😋 Shanah Tova: Today previews popular Rosh Hashanah dishes as the holiday approaches.
📺 Coming Soon: Monica Lewinsky and actress Beanie Feldstein, who plays Lewinsky in the upcoming season of “American Crime Story,” gave a joint interview to The Hollywood Reporter ahead of the season’s September 7 debut.
🎞️ Cutting Board: Filmmaker Spike Lee announced he will edit the final episode of an upcoming four-part documentary on Sept. 11 after receiving criticism for including an interview with Richard Gage, an antisemitic conspiracy theorist.
📚 Book Shelf: Roxane van Iperen’s The Sisters of Auschwitz, a Dutch bestseller to be released in English next month, details the efforts of two sisters who created a Jewish cultural hub and safehouse in their home outside Amsterdam during World War II.
🎓 Revoked: Princeton University terminated an agreement with Ron Perelman, which would have given the investor naming rights to a new residential college at the school, after he failed to pay the agreed-upon $65 million.
🎺 Welcome to Miami: The Doral Yard, owned by Della Heiman Goldkind’s Yard Hospitality, has become a cultural hub in the Miami neighborhood known as Downtown Doral for individuals looking for live music.
❓Call for Clarification: Top rabbis in Israel are asking Pope Francis to clarify comments he made this week suggesting that the Torah was obsolete.
✈️ Let’s Make a Deal: Israel Aerospace Industries inked an agreement with Etihad Airways Engineering to build a facility in Abu Dhabi, the United Arab Emirates’s capital city, that will convert passenger planes into cargo aircraft.
🏝️ Island Living: Former Israeli Prime Minister Benjamin Netanyahu insisted he was paying for his Hawaii vacation after raising eyebrows for staying on Lanai Island, whose owner, Oracle’s Larry Ellison, is a witness in the former premier’s graft trial.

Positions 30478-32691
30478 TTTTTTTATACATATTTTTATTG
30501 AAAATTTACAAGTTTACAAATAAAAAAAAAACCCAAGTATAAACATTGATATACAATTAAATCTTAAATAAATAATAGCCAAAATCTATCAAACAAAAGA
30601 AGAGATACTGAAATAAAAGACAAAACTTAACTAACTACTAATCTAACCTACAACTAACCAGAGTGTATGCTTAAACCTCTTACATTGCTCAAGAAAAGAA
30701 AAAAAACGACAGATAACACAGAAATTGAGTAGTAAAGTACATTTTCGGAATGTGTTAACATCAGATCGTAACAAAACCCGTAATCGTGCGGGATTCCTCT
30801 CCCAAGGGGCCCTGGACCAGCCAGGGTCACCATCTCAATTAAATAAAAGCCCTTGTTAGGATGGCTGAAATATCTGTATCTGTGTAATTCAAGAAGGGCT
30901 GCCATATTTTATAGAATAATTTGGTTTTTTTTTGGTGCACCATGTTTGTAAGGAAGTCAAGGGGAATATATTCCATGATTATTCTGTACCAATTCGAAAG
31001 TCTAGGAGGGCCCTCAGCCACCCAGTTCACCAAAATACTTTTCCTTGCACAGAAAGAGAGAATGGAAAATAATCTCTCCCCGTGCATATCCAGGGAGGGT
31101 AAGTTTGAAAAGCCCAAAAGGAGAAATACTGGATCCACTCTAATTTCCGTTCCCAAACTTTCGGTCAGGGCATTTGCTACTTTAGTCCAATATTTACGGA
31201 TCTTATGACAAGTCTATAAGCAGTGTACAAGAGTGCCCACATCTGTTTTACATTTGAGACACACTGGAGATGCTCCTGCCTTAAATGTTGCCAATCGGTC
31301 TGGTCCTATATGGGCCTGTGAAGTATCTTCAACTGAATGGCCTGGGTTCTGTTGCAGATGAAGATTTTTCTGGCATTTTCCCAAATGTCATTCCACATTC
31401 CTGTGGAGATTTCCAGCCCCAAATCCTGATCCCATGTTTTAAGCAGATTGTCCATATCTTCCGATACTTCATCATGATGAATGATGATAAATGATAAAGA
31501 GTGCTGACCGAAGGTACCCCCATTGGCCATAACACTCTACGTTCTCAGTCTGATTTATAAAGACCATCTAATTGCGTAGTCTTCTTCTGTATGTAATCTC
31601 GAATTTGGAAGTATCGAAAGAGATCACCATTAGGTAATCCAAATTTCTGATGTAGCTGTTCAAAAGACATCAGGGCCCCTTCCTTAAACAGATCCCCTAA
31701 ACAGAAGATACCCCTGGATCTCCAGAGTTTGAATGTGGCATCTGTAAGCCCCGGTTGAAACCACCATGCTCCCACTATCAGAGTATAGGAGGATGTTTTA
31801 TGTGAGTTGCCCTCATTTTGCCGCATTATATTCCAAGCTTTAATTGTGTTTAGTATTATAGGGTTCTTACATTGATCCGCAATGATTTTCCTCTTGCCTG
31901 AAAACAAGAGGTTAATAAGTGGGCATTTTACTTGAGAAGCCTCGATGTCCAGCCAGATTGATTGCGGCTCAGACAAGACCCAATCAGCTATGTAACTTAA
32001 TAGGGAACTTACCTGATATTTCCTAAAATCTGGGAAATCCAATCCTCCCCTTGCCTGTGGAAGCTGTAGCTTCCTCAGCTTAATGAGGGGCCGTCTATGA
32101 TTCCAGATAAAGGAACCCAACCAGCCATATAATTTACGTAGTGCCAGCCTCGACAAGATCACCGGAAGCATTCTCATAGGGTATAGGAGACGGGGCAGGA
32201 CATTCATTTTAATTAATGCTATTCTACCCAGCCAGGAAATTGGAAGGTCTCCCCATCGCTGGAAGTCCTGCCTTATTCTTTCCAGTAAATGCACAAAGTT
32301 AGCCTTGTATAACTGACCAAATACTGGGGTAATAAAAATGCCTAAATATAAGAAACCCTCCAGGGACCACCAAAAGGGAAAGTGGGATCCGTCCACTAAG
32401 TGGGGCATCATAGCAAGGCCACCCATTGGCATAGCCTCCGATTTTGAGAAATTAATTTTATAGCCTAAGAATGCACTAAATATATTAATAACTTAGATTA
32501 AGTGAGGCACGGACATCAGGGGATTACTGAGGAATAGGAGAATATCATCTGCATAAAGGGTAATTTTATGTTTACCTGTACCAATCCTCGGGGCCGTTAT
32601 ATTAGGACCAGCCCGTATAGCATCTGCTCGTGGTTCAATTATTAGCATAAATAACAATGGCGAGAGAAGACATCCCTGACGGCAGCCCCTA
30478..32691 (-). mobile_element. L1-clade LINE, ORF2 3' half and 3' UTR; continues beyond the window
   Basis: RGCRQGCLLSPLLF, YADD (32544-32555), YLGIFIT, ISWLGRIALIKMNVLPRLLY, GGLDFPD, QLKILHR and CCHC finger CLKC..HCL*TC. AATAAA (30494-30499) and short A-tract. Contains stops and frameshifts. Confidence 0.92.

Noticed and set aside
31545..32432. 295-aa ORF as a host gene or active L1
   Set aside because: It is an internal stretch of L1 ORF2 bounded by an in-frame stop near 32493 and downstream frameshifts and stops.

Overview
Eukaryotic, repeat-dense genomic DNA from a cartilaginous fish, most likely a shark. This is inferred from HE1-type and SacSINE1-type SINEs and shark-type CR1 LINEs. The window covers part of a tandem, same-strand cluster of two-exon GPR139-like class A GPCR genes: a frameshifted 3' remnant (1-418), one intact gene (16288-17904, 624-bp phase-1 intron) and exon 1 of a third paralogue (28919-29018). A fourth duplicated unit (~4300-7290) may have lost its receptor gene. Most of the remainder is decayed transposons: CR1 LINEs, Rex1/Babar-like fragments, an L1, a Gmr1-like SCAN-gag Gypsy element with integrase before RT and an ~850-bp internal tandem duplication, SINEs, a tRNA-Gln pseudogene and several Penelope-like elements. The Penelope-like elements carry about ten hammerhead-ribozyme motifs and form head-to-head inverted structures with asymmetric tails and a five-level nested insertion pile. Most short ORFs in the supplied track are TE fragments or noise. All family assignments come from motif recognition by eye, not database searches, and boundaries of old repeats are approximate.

🚀 Blame Game: Israeli Defense Minister Benny Gantz accused Iran of launching a drone strike on the Mercer Street oil tanker, killing two people.
🕵️ Spy Story: NPR’s “All Things Considered” looks at the NSO Group’s business practices months after a leak indicated that the Israeli company had provided surveillance technology to foreign governments that were used to target dissidents, activists and journalists, among others.
🏥 Hitech Healthtech: Israeli healthtech company DiA Imaging Analysis closed a $14 million Series B round of funding, which will help the company expand its efforts to branch out to ultrasound vendors.
💼 Transition: Katherine Schneider, who previously served as deputy communications director for Sen. Jacky Rosen (D-NV), will become communications director for Sen. Ben Ray Luján (D-NM). (h/t Playbook)
🕯️ Remembering: Furniture manufacturer Alan Heller died at 81.
Pic of the Day
Israeli Prime Minister Naftali Bennett prays on his first morning in Washington, D.C., on Wednesday.
Mayor of Tel Aviv since 1998, Ron Huldai turns 77…
Rabbi (now emeritus) of Congregation Beth Jacob of Atlanta, Rabbi Emanuel Feldman turns 94… Financial advisor in the Baltimore office of Morgan Stanley Smith Barney, George Strum turns 83… CEO of Siegelvision, Alan Siegel turns 83… Owner of You Save On Meds, Martin J. Portnoy turns 78… Partner at the DC law firm of Williams & Connolly, Robert B. Barnett turns 75… Former Democratic member of the Florida House of Representatives, Irving Slosberg turns 74… Sales representative for ADT Security, Jay Caplan turns 73… Co-owner of August Moon Imports and World Tae Kwon Do Center, Jane August turns 70… Board chair of Gap, a retail chain founded by his parents, Robert J. Fisher turns 67… EVP and managing director of polling and consulting firm The Mellman Group, Michael J. Bloomfield turns 65… Journalist and co-author of the Freakonomics series, Stephen J. Dubner turns 58…
Member of the Maryland Senate since 2020, Shelly L. Hettleman turns 57… President of NARAL Pro-Choice America until three months ago, Ilyse Hogue turns 52… CFO at Cornerstone OnDemand, Perry Wallack turns 52… CEO of Fast Forward Innovations, a Canadian venture capital firm, Lorne Abony turns 52… Partner at Silly Zak’s Gluten Free Bakery in Medford, Ore., Robert Sacks turns 51… Senior associate dean at the Olin Business School of Washington University in St. Louis, Steven Malter turns 48… Deputy general counsel at ICANN (Internet Corporation for Assigned Names and Numbers, the coordinator of the Internet’s naming system), Samantha Eisner turns 46… Founder and CEO of Los Angeles-based consulting and PR firm Inside Revolution, Ariel Maurice “Ari” Ratner turns 41… Rapper, known professionally as Kosha Dillz, Rami Matan Even-Esh turns 40… Member of the Knesset for Yesh Atid, she serves as minister for social equality and minorities, Meirav Cohen turns 38… John Train… Carrie Shapiro…